Taking Stock and Looking Forward on Domestic Support under the WTO Agreement on Agriculture
Lars Brink () and
David Orden ()
No 303559, Commissioned Papers from International Agricultural Trade Research Consortium
This paper reviews the domestic support rules of the WTO Agreement on Agriculture (AoA) and evaluates the space they generate for different members to provide different kinds and levels of support subject to and exempt from limits. Economic analysis of support is reviewed, focused on direct payments to producers and market price support (MPS) measured in the AoA compared to economic price support. A global overview presents the major changes in members’ domestic support as revealed by their notifications to the WTO Committee on Agriculture (CoA) for 1995-2016, complemented by selected subsequent information. Key results are a shift toward less-distorting support (recent support in the United States since 2018 one exception), concentration of support among a small number of members, and the rise of China and India as top support providers, along with the European Union, the United States and Japan. The paper summarizes discussion within the CoA over the notified information and other questions about members’ domestic support. It examines the measurement of MPS for wheat and rice in the recent dispute China ‒ Agricultural Producers and for several products for India, including in three ongoing disputes India ‒ Measures Concerning Sugar and Sugarcane. Our assessments highlight the problematic aspects of the AoA measurement. China’s MPS, when measured in line with the dispute settlement ruling, can be accommodated within its limits while hardly constraining its economic support. Conversely, some measurements of India’s MPS are far greater than the economic support provided. Such divergences underlie contention about the consequences of applying the AoA rules. An alternative is considered that more closely tracks economic support by using lagged international border prices as a reference price. Members continue to debate domestic support options. Whether progress can be made is uncertain as they hold fast to longstanding positions on such issues as the rules and limits applying to domestic support as a whole, to cotton support and to the consequences of acquisition at administered prices of public stocks for food security purposes. New policy priorities have gained prominence, most notably climate change, but related also to productivity growth, biosecurity, water management and biodiversity. Governments have the option to address these and other priorities through green box support exempt from limit. More explicit green box specifications might clarify what support policies in the area of mitigating climate change would qualify for exemption. The paper concludes by assessing how the diverse pressures for change affect the potential of the AoA to contribute to a fair and market-oriented agricultural trading system. We summarize the major problematic aspects of the AoA and from these insights suggest options to improve and strengthen the WTO rules and commitments on domestic support.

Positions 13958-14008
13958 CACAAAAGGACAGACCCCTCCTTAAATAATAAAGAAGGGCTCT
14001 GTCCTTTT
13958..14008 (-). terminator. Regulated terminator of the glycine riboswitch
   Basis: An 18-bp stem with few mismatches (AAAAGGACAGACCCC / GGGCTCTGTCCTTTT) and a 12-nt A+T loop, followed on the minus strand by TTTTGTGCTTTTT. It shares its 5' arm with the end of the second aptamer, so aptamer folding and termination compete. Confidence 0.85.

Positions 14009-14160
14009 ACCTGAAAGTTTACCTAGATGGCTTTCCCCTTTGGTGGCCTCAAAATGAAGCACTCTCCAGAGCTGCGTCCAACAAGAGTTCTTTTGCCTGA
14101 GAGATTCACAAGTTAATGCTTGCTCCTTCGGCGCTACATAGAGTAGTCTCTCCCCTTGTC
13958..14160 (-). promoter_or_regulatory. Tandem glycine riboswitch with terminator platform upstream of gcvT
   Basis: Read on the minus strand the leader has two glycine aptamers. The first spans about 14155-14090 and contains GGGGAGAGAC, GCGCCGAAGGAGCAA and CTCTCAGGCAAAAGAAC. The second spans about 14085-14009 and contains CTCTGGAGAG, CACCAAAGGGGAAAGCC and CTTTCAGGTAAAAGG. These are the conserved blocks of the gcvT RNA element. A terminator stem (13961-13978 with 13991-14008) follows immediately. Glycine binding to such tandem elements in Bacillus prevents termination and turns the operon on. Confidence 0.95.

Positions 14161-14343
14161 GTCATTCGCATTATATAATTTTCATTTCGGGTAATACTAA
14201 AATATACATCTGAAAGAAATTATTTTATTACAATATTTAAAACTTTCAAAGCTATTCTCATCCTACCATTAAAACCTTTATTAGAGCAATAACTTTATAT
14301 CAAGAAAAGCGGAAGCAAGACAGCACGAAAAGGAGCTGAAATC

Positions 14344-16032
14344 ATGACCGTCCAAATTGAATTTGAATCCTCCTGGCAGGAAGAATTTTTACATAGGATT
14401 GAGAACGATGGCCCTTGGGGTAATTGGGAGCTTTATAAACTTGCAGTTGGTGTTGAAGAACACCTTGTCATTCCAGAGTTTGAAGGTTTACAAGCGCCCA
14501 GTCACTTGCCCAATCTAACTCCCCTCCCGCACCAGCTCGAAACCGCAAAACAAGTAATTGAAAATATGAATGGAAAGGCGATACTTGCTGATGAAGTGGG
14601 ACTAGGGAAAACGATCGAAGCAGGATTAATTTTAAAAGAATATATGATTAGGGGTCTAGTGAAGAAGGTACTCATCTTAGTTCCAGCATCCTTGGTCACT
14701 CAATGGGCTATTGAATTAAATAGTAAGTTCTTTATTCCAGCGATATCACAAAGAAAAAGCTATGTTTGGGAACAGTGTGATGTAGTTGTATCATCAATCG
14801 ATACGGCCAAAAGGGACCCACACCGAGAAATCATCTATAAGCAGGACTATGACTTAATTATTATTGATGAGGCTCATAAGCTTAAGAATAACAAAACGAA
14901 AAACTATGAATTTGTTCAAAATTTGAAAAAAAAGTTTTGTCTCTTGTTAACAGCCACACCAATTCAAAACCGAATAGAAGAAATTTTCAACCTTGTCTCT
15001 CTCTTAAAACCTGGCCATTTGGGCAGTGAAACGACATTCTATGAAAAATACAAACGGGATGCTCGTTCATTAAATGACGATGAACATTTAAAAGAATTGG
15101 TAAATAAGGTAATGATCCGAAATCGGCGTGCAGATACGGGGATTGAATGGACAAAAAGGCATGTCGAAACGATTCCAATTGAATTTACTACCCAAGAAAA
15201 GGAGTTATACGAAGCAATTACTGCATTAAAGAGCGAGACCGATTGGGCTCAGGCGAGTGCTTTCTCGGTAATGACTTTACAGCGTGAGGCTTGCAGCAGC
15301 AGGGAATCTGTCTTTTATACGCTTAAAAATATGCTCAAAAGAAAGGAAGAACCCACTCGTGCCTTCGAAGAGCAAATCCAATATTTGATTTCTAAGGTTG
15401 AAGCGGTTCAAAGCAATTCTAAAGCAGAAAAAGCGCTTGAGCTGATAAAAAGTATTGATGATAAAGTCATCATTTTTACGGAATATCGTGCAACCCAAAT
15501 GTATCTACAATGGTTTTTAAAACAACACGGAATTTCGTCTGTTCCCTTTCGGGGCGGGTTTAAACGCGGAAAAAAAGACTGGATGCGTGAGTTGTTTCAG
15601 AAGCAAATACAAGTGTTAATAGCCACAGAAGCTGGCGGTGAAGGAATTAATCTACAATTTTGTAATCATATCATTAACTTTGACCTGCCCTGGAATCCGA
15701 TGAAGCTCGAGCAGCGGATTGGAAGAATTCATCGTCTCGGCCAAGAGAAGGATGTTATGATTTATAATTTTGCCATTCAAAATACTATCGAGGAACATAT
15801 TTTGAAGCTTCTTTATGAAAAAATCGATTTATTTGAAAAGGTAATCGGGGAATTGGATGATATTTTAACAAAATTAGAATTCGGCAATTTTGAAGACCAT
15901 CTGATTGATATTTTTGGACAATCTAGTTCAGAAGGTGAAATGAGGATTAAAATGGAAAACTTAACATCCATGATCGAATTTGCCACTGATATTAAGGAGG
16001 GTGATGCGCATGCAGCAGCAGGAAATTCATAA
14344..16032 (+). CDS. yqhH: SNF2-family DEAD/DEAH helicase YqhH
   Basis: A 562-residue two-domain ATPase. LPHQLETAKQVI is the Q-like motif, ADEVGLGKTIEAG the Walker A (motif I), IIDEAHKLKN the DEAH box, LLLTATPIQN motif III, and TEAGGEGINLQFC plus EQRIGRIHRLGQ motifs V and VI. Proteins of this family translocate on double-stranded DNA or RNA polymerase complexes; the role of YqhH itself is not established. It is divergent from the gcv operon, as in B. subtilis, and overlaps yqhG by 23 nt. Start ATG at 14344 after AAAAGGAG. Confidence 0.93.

Keywords: Agricultural and Food Policy; International Relations/Trade (search for similar items in EconPapers)
New Economics Papers: this item is included in nep-agr and nep-gen
References: Add references at CitEc
Citations: View citations in EconPapers (1) Track citations by RSS feed
Downloads: (external link)
http://ageconsearch.umn.edu/record/303559/files/Br ... t%20April%202020.pdf (application/pdf)
This item may be available elsewhere in EconPapers: Search for items with the same title.
Export reference: BibTeX
RIS (EndNote, ProCite, RefMan)
Persistent link: https://EconPapers.repec.org/RePEc:ags:iatrcp:303559
Access Statistics for this paper
More papers in Commissioned Papers from International Agricultural Trade Research Consortium Contact information at EDIRC.
Bibliographic data for series maintained by AgEcon Search ().